In many ways, it was a good thing that I needed insulation over my oven build...didn’t want someone wandering by that knew about brickwork...or more importantly point out how much I still didn’t know about laying brick. Creating an insulation coat of perlcrete over the entire oven sounded pretty easy at the time (and a great way to hide/bury the evidence of my shortcomings as a brick layer). As with all my projects, once again, I was able to make the job more difficult than it needed to be.
I decided that in order to make a consistent thickness of perlcrete over the oven dome, it would be a good idea to use wire mesh placed over the dome at a set distance. When I laid on the perlcrete, I could keep the thickness of the insulating layer fairly even just by keeping the wire in the center of the layer. Subsequent methods by Gulf & UtahBeehiver (Forno Bravo forum) would have been much better, but this worked for me at the time.
First, I built quite humorous (and flimsy) forms around the oven perimeter using bricks and wood scraps. I poured a 3-4 inch thick layer of standard redi-mix concrete a minimum of 4" out from the oven base and then embedded wire mesh into the concrete. When the concrete set, I cut, shaped, formed, and secured the wire over the dome. I was pretty happy that this wire mesh would give me a good thickness guide and add some strength to the insulation cap. Into the concrete I also embedded a leaning piece of ½" rebar on each of the front opening sides to add a little more buttressing strength for the front arches.
What a pain! The perlcrete does not want to “stack” up the sides of the dome. Some will hold behind the wire, but mostly I put it in place and it falls out of place. In addition, I had read that putting a layer of diatomaceous earth (DE) between the dome bricks and insulation layer would help provide expansion slip (as the dome expanded and contracted during firing/cooling cycles) and actually fill minor cracks in the dome mortar joints. However, that DE layer also kept the perlcrete from adhering in any way to the oven bricks...bummer! I also could not get the 10:1 perlcrete mix to hold, so I backed off and ended up using a 6:1 or 7:1 mix that at least I could work with...just a little frustrating!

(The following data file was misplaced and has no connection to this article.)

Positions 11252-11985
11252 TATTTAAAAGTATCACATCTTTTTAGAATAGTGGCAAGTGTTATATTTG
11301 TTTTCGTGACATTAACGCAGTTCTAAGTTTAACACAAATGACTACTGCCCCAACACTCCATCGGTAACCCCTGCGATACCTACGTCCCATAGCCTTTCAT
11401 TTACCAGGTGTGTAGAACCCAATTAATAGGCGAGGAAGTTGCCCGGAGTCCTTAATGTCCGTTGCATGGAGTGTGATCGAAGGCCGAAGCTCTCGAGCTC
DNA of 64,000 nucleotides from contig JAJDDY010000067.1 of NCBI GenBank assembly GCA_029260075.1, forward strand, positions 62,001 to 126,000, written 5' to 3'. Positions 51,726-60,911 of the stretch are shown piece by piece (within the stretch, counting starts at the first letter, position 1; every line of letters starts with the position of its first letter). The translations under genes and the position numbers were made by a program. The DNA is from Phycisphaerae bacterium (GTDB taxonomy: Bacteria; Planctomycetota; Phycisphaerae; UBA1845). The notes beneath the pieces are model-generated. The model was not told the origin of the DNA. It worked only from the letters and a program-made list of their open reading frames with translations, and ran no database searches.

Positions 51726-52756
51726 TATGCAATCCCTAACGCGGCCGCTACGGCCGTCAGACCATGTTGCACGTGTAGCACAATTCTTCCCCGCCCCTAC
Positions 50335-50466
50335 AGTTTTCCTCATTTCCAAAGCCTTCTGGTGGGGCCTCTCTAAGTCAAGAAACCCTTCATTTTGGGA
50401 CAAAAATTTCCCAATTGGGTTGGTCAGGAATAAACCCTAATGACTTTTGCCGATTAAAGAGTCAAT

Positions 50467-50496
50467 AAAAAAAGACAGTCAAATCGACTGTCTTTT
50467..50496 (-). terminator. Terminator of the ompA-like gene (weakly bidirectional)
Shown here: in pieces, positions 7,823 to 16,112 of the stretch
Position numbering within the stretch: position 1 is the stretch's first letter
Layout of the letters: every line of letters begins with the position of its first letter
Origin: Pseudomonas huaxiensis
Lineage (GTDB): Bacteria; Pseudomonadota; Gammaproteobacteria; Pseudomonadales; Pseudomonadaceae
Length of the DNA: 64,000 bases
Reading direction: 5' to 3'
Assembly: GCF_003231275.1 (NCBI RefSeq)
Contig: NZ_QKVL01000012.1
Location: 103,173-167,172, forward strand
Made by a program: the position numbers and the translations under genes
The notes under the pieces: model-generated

Decided that it was really just the vertical, lower half portion of the oven that was the problem...so...leftover plywood to the rescue. I set pieces vertically along the base of the oven and then I could simply drop the perlcrete into the space between them and the sides of the oven. The wire mesh didn’t seem to impede the perlcrete as it was dropped down and the loose insulating perlcrete mix appeared to encase the wire nicely as it filled the gap. Once I got to the portion of the oven where it started to “dome” significantly, the perlcrete finally would stay in place. With this technique, insulating the oven dome went quite a bit faster...until of course we ran out of perlite and were due to head out on a trip.
Oh well...I set up a canopy again to keep the rain off and figured the perlcrete would just dry and cure until we got back from our trip...but right now, I need a beer!